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Many states, such as Virginia, are training private security officers in order to ensure smooth cooperation and coordination between security companies without police powers and the police and sheriff's departments. In Washington D.C., the municipal police department requires private security officers to be licensed as "special police" officers in order to legally search or arrest people. Cooperation can reach significant proportions, as in the case of the Minneapolis Police Department's "SafeZone" program, which place private security officers downtown who now outnumber Minneapolis Police Department officers there 13 to 1.
4. Industries and organizations that use special and/or commissioned officers and for what purposes
a. There is a truly broad range of industries and organizations which use special police officers. These organizations tend to have significant financial resources, large premises, and sensitive security needs which they believe cannot be met by the existing public police force. These often involve the need to have an officer permanently standing guard on the premises who have the authority to investigate potential criminal situations and detain individuals.
b. The reasons for unmet security needs often arise because of limitations in resources and manpower or limitations created by the particular policing strategy of the private organization. For example, department stores hire private security officers for loss prevention purposes because most police departments will not commit their limited manpower to stand guard at a store. Private residential communities often hire private security officers with police power because of the increased risk of property crime faced by rich private communities.
c. Even local governments themselves hire private security forces to assist the public police department in patrolling broader areas. This is particularly true of those local governments which lack the resources to increase their police forces. These government often receive help in funding the hiring of these private security forces from interested private parties themselves. For example, Target and other Minneapolis companies paid for a wireless video camera system in Downtown Minneapolis which private security forces share with the Minneapolis Police Department.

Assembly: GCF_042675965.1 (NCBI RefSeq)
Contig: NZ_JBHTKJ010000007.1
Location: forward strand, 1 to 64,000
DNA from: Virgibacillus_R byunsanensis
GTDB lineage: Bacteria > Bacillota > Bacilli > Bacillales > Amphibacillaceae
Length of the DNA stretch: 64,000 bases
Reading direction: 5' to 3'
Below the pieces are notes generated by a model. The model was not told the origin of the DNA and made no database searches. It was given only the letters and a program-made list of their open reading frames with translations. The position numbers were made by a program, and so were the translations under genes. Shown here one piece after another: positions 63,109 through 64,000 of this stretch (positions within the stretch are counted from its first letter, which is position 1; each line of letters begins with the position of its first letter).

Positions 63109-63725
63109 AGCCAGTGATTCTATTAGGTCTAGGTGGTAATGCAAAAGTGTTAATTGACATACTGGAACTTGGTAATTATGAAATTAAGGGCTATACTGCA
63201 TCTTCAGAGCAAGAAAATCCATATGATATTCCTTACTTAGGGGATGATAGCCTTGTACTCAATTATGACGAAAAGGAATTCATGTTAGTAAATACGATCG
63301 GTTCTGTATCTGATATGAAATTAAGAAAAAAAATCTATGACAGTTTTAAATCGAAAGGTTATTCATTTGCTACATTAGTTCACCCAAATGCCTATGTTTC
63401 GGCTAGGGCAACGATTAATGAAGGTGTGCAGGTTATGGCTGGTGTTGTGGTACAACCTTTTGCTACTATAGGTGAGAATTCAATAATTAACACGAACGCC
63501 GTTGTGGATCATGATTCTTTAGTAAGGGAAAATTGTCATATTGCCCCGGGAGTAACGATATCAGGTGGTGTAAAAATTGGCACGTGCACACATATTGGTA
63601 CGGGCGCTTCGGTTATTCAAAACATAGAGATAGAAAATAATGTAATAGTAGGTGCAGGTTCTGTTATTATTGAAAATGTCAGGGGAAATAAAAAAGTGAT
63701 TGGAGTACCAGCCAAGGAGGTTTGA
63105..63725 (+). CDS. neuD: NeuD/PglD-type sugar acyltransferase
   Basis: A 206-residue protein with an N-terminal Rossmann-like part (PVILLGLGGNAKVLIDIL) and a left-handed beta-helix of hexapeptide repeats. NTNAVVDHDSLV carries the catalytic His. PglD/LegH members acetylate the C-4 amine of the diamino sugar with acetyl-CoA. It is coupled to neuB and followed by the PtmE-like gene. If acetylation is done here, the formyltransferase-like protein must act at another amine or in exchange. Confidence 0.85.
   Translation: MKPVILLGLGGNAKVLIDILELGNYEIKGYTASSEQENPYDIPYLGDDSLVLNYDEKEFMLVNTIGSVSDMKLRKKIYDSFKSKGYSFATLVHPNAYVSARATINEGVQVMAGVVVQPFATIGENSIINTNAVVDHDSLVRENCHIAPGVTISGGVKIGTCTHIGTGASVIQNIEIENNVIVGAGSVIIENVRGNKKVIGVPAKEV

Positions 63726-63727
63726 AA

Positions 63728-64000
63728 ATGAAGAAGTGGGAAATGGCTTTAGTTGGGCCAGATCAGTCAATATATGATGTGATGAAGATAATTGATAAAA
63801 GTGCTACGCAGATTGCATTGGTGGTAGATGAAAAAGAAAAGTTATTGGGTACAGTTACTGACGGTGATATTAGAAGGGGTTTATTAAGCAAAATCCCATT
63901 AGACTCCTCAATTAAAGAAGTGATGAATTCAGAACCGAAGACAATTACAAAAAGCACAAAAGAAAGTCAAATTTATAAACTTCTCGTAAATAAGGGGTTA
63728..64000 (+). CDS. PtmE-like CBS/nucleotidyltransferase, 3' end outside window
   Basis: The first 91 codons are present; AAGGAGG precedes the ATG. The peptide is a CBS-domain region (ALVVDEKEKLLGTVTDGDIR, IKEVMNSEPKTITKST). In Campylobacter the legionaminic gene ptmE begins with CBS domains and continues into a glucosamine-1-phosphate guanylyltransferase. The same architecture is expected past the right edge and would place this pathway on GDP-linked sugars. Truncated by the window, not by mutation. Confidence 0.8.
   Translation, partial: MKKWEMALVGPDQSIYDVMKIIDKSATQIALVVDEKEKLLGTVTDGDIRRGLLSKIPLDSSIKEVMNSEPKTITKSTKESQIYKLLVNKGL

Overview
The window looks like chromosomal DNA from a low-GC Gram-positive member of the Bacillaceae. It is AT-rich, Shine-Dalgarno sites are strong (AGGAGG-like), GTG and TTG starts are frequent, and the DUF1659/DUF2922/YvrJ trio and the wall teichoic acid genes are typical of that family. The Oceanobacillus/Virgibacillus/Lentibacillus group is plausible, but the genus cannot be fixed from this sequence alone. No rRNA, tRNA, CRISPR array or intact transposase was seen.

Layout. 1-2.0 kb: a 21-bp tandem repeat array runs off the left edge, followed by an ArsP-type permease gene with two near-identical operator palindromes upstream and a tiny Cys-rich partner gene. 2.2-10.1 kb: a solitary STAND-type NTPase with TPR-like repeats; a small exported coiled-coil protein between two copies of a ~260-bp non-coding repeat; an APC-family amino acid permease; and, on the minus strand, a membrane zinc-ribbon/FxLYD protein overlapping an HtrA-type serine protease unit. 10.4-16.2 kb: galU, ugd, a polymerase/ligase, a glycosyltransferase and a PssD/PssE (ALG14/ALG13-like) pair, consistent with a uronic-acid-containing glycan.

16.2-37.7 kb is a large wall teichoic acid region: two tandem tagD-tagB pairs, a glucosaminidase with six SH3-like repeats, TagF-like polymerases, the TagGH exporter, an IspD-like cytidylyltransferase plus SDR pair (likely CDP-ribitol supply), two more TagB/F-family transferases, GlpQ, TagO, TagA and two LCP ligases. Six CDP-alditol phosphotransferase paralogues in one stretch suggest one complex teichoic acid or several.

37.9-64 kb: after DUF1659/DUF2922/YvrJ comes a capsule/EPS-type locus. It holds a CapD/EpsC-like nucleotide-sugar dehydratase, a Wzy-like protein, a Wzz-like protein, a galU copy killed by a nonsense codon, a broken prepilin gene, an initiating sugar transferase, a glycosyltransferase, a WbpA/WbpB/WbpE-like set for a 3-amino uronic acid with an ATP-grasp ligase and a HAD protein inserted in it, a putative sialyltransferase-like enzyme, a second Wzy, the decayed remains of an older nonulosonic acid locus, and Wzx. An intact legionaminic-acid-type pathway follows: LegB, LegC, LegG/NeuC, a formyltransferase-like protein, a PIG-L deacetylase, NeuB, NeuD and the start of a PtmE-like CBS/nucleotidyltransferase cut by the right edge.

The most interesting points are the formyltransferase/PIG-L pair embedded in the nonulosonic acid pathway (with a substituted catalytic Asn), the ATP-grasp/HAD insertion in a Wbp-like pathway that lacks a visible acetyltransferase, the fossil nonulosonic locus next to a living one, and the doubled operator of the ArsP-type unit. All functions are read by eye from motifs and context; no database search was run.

5. Miranda Rights
a. The 4th Amendment requires arresting agents to read an arrested individual the individual's Constitutional Rights within a reasonable period after formally arresting the individual. These are the right to remain silent, the right to an attorney, and a caveat that anything the arrestee says can be used against him in a court of law. These rights are collectively known as Miranda rights after the Supreme Court case Miranda v. Arizona.
b. Among hospital staff, the only persons who would have to read Miranda rights to an arrestee would be a private security officer with valid police powers who is arresting the individual pursuant to the powers and responsibilities vested in him by the appropriate authority. Also, the private security officer should also be exercising his powers in pursuance to the job duties and directions provided to the officer by the employer, both in employment contract as well as through less formal communications.
6. Detention of individuals by private security officers and the circumstances in which individuals are detained
7. Generally, individuals in custody are given court procedural justice protections by the Sixth Amendment in addition to the search and seizure protections they enjoy under the 4th and 5th Amendments. The Sixth Amendment protections guarantee a right to representation by an attorney and the right to a speedy trial. Search and seizure law protects individuals from undue coercion and harassment of an arrested individual by an officer after the individual has entered the custody of the officer. These protections strengthen if an individual exercises the Miranda Right to remain silent and the right to an attorney.
8. Evidentiary issues in the investigation of crime and arrest of individuals.
a. The exclusionary rule prohibits the government from profiting from its own misconduct in violating the 4th, 5th 6th, Amendments. Illegally obtained evidence cannot be used to prove the guilt of the defendant. Furthermore, the "Fruit of the Posionous Tree" doctrine extends the exclusionary rule to all evidence derived from the exploitation of the illegally obtained evidence. Illegally obtained evidence of the fruits thereof, however, may be admitted for the limited use of impeaching the defendant's testimony in a criminal trial.
Amy Goldstein, Washington Post, the Private Arm of the Law…[continue]
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